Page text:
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Listeria and Traceability: Auburn Speaks to the Importance of Tracking Food

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lab testingOn Friday, April 24, 2015, Inventure Foods, Inc. in Jefferson, Georgia announced a recall of many food items due to listeria, including some found regularly in our freezers such as fresh frozen vegetables and Jamba home smoothie kits. http://www.inventurefoods.com/information/frozenrecall  This announcement adds to the growing list of foods found to contain listeria recently, including Blue Bell Ice Cream and Sabra Classic Hummus.

Listeria is a form of bacteria that causes listeriosis, an infection that can potentially harm newborns, pregnant woman, the elderly, and others whose immune systems are already compromised. Common symptoms include fever, body aches, and gastrointestinal distress. These conditions can be serious for those already in poor health and can lead to life-threatening conditions for the fetuses of pregnant women.

Recent listeria recalls point to the importance of tracking food from its origins to the table. In the 2014 edition of Auburn Speaks, entitled Food Systems, Brian Gibson, Joe Hanna, and Mark Clark overview ways that technology can track foods through supply chain management principles and technological applications. The authors argue that prompt traceability (which they define as the “ability to follow a food product through the processes of production, processing, and distribution”) helps to ensure food safety while allowing farmers, wholesalers, and retailers to track their stocks and improve supply and efficiency.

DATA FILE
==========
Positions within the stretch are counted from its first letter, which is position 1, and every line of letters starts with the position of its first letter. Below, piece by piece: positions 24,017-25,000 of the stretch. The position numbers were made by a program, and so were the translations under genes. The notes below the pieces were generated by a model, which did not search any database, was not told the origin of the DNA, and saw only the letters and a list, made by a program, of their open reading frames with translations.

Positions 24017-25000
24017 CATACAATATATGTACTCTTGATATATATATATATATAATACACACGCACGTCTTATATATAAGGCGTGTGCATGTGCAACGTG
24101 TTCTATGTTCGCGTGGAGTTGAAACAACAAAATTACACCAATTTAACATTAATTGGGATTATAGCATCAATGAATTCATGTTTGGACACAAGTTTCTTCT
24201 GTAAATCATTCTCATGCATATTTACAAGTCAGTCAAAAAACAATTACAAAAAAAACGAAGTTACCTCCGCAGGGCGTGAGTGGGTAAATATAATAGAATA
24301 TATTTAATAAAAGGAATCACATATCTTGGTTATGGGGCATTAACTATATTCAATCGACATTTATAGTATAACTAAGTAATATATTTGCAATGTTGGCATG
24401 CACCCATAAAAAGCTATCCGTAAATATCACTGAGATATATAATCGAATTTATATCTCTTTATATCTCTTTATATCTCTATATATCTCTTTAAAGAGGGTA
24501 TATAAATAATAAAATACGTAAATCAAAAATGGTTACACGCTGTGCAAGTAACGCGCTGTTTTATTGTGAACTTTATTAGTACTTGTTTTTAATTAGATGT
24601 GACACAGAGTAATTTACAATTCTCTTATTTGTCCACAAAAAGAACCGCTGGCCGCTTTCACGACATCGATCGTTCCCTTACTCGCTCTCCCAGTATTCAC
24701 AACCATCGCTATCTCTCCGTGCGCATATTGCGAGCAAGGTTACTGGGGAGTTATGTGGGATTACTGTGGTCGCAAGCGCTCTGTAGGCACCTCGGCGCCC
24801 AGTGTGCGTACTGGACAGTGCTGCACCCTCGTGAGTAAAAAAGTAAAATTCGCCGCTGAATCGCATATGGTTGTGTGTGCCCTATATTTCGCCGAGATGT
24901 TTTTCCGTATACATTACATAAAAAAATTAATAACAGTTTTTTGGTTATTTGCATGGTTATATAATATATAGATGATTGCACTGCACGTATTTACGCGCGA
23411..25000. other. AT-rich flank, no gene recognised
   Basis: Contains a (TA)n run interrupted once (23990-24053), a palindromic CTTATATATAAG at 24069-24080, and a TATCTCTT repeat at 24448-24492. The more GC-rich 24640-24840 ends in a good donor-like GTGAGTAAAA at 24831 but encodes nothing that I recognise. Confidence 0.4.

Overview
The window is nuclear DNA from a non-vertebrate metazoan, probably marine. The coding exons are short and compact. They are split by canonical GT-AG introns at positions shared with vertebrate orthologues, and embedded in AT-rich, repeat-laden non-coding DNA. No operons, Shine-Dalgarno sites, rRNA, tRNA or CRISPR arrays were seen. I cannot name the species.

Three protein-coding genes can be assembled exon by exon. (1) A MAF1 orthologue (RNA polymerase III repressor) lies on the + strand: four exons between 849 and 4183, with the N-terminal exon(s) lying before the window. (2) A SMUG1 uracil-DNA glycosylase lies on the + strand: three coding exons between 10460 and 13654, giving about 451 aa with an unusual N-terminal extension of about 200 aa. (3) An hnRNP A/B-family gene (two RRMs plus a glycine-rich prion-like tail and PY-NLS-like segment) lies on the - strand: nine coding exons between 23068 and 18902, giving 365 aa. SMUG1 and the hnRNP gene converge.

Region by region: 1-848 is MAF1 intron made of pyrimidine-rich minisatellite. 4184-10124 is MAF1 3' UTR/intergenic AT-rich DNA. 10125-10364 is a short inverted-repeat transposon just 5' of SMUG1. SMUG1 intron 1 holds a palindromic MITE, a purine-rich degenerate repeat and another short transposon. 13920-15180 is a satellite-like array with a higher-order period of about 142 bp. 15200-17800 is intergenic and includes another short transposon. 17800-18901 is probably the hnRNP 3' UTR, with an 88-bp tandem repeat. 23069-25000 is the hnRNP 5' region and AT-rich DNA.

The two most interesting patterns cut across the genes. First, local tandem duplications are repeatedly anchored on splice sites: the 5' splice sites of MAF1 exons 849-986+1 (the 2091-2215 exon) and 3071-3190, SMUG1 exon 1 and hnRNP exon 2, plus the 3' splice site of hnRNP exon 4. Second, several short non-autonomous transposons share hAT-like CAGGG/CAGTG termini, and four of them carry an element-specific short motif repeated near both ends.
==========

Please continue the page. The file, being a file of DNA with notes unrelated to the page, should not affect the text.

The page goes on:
To limit the impact of contamination like that of listeria, Gibson, Hanna, and Clark recommend implementation of better data gathering techniques that will help authorities quickly identify cases of food similar to those they find to be contaminated. They suggest that two current methods, barcoding and RFID chips, may offer the most immediate solution. Both of these technologies involve placing a marker of some sort on each case of product. This marker can then be scanned to reveal information about the product’s history and handling, including who produced the product, the lot number from which it came, and the packing date.

More consistent and precise data will help authorities trace potentially damaged stock back to its original source. In addition, this information allows authorities to identify all of the produce linked to a source of contamination and eliminate it from supermarket shelves. The authors stress that information is one major method for minimizing the potential dangers of food-borne pathogens like listeria.

To learn more, and to get the stories behind the headlines, check Auburn Speaks: On Food Systems.

To purchase issues from the award-winning Auburn Speaks visit the Auburn Speaks Store.

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